Councilman Sandke says the negative impacts of housing trends are made more acute in Coronado by the large number of homes that are only occupied for part of the year.
“By some estimates that’s now over 50 percent,” he says. “Specifically for beach communities like Coronado, the land values and market pressures mean that the simple laws of supply and demand don’t work. More homes in Coronado will mean simply a larger number of expensive homes, not an overall supply-led rise in affordability.”
That dynamic is why, says Sandke, in Coronado the “a” in ADU, an abbreviation for “accessory dwelling unit,” will never stand for “affordable.” He says municipal laws now on the books seek to maintain the city’s character and quality of life, even as Coronado adapts to mandates from the state that seek to make it easier for homeowners to rent out granny flats.
Sandke and other local elected officials in beach cities up and down the California coast are dubious about how effective state laws will be in their communities — especially in the age of AirBnB and similar home-sharing, short-term rental apps.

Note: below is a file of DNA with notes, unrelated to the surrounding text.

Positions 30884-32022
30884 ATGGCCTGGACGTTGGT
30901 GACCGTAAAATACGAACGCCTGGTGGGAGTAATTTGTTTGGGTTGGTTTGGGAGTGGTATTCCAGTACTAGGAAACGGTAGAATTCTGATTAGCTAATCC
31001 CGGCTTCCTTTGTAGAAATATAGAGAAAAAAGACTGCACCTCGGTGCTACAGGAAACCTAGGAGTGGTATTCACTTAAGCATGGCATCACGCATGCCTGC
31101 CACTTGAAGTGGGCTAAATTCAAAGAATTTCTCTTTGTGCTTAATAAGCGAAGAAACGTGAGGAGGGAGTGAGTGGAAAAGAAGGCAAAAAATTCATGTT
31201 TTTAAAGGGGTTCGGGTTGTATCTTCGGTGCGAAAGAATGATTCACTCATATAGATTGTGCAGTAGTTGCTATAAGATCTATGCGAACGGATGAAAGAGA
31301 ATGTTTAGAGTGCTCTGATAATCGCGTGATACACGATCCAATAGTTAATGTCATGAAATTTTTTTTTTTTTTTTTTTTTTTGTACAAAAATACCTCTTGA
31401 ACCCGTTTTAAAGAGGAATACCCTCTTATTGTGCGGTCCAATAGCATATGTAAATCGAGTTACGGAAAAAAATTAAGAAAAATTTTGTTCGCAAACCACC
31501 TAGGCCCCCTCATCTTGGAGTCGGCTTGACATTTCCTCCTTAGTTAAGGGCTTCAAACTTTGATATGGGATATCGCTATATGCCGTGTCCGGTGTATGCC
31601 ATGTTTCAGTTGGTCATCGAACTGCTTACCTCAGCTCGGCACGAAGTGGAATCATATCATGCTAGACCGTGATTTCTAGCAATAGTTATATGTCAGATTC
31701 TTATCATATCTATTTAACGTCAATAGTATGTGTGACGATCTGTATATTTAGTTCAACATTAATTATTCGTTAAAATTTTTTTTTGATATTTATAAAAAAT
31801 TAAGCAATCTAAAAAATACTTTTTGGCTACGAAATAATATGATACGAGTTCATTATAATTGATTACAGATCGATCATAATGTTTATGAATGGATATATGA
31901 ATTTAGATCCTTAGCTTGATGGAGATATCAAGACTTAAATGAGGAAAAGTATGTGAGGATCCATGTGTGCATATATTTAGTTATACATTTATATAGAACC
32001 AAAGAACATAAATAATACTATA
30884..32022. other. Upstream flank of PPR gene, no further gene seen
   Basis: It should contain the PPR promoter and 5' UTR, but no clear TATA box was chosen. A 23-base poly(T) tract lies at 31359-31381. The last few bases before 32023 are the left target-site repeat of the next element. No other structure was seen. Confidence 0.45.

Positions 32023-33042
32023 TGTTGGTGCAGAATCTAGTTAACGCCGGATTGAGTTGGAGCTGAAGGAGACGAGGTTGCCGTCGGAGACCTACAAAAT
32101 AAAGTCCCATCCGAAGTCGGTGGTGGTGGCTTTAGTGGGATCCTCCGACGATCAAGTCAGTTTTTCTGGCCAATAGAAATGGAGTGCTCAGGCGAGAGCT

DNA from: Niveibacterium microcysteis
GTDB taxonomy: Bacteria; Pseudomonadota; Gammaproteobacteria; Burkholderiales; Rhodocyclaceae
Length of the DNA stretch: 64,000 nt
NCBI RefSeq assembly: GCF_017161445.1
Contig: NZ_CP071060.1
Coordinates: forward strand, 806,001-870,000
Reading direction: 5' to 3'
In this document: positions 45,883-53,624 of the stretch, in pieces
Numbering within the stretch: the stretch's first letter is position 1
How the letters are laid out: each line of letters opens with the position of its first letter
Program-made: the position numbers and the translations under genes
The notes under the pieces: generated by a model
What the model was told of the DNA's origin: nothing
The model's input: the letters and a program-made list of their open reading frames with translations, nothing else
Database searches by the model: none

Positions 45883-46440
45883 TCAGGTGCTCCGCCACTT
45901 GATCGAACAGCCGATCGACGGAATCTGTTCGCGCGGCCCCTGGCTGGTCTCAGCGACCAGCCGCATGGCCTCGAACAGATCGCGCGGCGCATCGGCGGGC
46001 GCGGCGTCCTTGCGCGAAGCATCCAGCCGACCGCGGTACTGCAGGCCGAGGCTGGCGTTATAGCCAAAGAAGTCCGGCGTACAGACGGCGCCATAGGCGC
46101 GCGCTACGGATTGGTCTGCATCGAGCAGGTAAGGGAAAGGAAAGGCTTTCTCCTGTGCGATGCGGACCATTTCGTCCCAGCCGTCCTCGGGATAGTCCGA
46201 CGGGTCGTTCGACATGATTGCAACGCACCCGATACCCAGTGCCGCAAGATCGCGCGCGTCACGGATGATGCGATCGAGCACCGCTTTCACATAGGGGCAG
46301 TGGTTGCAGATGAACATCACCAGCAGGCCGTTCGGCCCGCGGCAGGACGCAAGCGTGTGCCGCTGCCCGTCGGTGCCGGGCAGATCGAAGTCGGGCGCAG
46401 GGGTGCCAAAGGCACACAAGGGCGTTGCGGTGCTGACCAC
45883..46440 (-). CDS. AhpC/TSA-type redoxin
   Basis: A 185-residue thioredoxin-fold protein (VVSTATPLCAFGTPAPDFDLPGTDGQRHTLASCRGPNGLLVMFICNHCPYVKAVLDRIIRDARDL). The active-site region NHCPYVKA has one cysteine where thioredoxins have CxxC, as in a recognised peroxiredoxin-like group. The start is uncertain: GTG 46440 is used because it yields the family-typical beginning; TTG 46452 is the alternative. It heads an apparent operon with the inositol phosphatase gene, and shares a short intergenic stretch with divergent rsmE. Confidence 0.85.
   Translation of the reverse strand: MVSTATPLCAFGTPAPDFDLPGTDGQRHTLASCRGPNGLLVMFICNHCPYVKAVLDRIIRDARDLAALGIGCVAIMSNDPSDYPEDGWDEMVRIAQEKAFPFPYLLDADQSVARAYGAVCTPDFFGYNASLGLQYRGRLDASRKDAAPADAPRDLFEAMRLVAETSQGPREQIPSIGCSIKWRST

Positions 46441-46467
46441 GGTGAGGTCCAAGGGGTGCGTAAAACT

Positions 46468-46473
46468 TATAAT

“Our rental policy allows rental of the primary dwelling or the accessory dwelling unit, but not both separately,” the councilman explains.
“The main house is subject to a 26-day minimum and the [granny flat] may be rented for a minimum term of six months. Like many vacation communities, neighbors struggle with short-term rentals disrupting neighborhood quality of life. Our policy is guided by protecting our residents. Short of additional state intervention, I don’t see these policies changing.”